This week, we have been discussing the subject of trauma-- Not the obvious kind of trauma that occurs due to a natural disaster or global catastrophic event, but the more subtle kinds of trauma that often go unrecognized. These subtle forms of trauma impact our lives emotionally, though we often times might not recognize that is what we are experiencing.
Today, I will discuss the trauma that results from sudden loss.
How can experiencing the sudden loss of a loved one cause trauma?
No matter what the age of the survivor, suddenly losing someone you are close to can shatter one's sense of security and cause them to feel intense fear, in addition to their grief and sadness. It's like everything you have known about safety, comfort and stability in your world suddenly feels shattered, disrupted and foreign, leaving a huge void in it's place. One day your loved one is there, and in a brief moment they are suddenly gone with no warning or goodbye's. Because there is no time to prepare emotionally, losing someone suddenly can cause a feeling of intense vulnerability and abandonment. It can cause you to fear the loss of other loved ones and strong feelings of anxiety or dread-- like something bad is going to happen again. Sudden loss can be such a traumatic experience because your brain is trying to make sense out of what suddenly happened ("How can this be true? He/she was just here this morning, and now they are gone without warning... How could this have happened so quickly?"), while simultaneously trying to process feelings of sadness and grief over the loss.
How do you know if you are experiencing a trauma response to sudden loss? Most grief and loss includes experiences of remembering certain things about a loved one and re-experiencing sadness in the months or years following their death. For example, missing your Mother on Mother's Day or feeling sad on the anniversary date of her death. A trauma response is similar to this, but can be intensified and can manifest in ways that don't always seem directly related to the loss.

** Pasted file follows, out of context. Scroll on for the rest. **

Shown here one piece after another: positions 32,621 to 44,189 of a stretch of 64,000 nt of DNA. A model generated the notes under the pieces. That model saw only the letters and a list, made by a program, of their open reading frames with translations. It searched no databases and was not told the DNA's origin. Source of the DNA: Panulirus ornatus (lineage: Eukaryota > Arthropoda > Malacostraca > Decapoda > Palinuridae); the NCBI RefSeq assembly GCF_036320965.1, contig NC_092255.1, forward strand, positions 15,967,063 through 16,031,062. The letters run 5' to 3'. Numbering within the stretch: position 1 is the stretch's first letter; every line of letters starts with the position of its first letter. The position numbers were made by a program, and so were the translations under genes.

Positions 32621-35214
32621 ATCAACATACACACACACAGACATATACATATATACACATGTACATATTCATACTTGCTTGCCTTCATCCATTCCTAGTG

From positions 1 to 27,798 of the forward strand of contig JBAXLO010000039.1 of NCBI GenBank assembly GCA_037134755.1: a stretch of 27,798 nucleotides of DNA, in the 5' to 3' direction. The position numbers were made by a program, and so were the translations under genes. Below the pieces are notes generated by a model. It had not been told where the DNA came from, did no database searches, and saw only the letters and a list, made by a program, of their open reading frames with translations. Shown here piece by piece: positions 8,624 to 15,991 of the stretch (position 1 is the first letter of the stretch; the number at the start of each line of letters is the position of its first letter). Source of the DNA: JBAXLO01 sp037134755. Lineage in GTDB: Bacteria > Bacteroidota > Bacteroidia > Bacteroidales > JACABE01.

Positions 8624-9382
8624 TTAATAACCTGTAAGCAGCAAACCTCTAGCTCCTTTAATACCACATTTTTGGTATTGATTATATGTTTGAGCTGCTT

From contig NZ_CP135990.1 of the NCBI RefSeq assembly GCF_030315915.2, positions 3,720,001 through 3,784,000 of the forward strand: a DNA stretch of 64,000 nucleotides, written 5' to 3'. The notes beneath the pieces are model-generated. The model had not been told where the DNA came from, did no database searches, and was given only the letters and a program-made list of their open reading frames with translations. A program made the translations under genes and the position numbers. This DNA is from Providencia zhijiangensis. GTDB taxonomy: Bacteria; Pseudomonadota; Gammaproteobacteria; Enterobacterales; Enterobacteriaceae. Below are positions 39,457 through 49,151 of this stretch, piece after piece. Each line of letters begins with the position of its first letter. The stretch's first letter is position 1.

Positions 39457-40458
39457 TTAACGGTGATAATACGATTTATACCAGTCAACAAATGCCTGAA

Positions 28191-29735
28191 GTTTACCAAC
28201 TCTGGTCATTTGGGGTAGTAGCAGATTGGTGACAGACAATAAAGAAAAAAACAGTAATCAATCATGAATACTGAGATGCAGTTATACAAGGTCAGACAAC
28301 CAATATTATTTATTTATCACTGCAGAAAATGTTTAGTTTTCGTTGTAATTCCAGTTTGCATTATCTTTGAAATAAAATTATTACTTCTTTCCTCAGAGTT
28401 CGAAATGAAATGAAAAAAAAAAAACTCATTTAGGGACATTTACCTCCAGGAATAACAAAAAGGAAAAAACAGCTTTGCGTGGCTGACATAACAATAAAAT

For example, 15 years ago, my father (who we thought was perfectly healthy and in shape) was rushed by helicopter to a major hospital shortly after he was experiencing symptoms of a heart attack. I had just talked to him on the phone a couple of hours prior to this happening. By the time I reached the hospital where he was flown, 4 hours away, he had already passed away. For the next several years, the first time I would see Christmas lights, I would experience this overwhelming sense of sickness in the pit of my stomach and waves of intense sadness would come over me-- almost like a milder form of what I felt when I drove to the hospital the day he passed away. I would also experience a general sense of anxiety or unease with other things, like seeing hospital signs, when the weather became cold or snowy for the first time that season, or from certain smells or sounds. My body and mind were in too much shock to consciously associate seeing Christmas lights with the drive to and from the hospital the day he passed and relate them to my experience-- but after the shock wore off, my body and brain were recognizing them as symbols and connecting them to an intense emotional experience I had gone through. The same with certain sounds, smells, or the weather. I am grateful to have known what this was all about, because it allowed me to make those connections and continue to process what those things were really triggering for me emotionally, which helped me grieve the loss.
If an individual can't recognize that they are having triggers, it can cause them to block their feelings, feel like they are going "crazy", sink into a depression, or begin to avoid things to feel better. We generally see a look of relief on our client's faces when that association or connection is made-- almost like they can now give themselves permission to grieve because it finally makes sense! This helps to prevent feeling stuck in the grieving process and getting to a more manageable place of acceptance for the loss.
Other forms of sudden loss, such as losing a child to SIDS, losing a friend or loved one to a violent crime or homicide, or losing a loved one from a suicide, can all cause a trauma response. It's difficult to go through something so traumatic, but it's even more difficult (if not impossible) to try and do it alone. Grief is such a private thing, but sharing your story with others is a powerful form of healing. Everyone's experience with this kind of trauma is different, based on the circumstances of the sudden loss you have gone through. A healthy support system and professional counseling can help to work through the trauma of these experiences, and help you recognize that you aren't alone.
I Wasn't Ready to Say Goodbye, by Pamela Blair, Ph.D.; Living With Grief: After Sudden Loss Suicide, Homicide, Accident, Heart Attack, Stroke, by Kenneth Doka.
Joleen Watson, MS, LMFT, NCC, is a therapist at Imagine Hope Counseling Group. She enjoys doing marriage counseling, relationship counseling, couples counseling, and individual counseling. Imagine Hope also specializes in family, child and adolescent counseling and serves Indianapolis area including the surrounding areas of Carmel, Noblesville, Zionsville, Westfield, and Fishers.